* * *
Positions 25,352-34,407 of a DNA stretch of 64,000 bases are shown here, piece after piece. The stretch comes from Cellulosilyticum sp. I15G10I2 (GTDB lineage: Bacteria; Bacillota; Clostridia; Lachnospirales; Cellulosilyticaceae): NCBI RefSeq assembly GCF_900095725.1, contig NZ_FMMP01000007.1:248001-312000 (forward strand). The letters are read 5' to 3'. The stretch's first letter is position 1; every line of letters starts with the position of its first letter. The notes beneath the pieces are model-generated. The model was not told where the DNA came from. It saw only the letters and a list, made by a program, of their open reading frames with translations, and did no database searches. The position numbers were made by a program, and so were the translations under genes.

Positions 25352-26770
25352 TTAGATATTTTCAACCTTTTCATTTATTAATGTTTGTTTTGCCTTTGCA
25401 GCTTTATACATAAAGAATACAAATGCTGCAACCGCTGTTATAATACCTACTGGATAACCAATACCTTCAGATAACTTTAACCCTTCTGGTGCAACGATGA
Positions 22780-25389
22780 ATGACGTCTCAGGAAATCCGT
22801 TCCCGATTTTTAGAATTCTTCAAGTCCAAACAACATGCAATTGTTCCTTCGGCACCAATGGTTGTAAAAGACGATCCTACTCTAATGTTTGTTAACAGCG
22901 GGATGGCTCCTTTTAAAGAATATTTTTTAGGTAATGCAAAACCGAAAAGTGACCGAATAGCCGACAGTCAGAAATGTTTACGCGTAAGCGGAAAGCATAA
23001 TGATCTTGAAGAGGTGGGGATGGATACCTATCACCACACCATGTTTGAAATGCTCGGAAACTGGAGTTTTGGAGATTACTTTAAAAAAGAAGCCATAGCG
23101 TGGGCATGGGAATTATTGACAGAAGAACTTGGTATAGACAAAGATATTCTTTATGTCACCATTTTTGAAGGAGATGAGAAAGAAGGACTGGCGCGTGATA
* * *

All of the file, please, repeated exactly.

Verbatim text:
Positions 25,352-34,407 of a DNA stretch of 64,000 bases are shown here, piece after piece. The stretch comes from Cellulosilyticum sp. I15G10I2 (GTDB lineage: Bacteria; Bacillota; Clostridia; Lachnospirales; Cellulosilyticaceae): NCBI RefSeq assembly GCF_900095725.1, contig NZ_FMMP01000007.1:248001-312000 (forward strand). The letters are read 5' to 3'. The stretch's first letter is position 1; every line of letters starts with the position of its first letter. The notes beneath the pieces are model-generated. The model was not told where the DNA came from. It saw only the letters and a list, made by a program, of their open reading frames with translations, and did no database searches. The position numbers were made by a program, and so were the translations under genes.

Positions 25352-26770
25352 TTAGATATTTTCAACCTTTTCATTTATTAATGTTTGTTTTGCCTTTGCA
25401 GCTTTATACATAAAGAATACAAATGCTGCAACCGCTGTTATAATACCTACTGGATAACCAATACCTTCAGATAACTTTAACCCTTCTGGTGCAACGATGA
Positions 22780-25389
22780 ATGACGTCTCAGGAAATCCGT
22801 TCCCGATTTTTAGAATTCTTCAAGTCCAAACAACATGCAATTGTTCCTTCGGCACCAATGGTTGTAAAAGACGATCCTACTCTAATGTTTGTTAACAGCG
22901 GGATGGCTCCTTTTAAAGAATATTTTTTAGGTAATGCAAAACCGAAAAGTGACCGAATAGCCGACAGTCAGAAATGTTTACGCGTAAGCGGAAAGCATAA
23001 TGATCTTGAAGAGGTGGGGATGGATACCTATCACCACACCATGTTTGAAATGCTCGGAAACTGGAGTTTTGGAGATTACTTTAAAAAAGAAGCCATAGCG
23101 TGGGCATGGGAATTATTGACAGAAGAACTTGGTATAGACAAAGATATTCTTTATGTCACCATTTTTGAAGGAGATGAGAAAGAAGGACTGGCGCGTGATA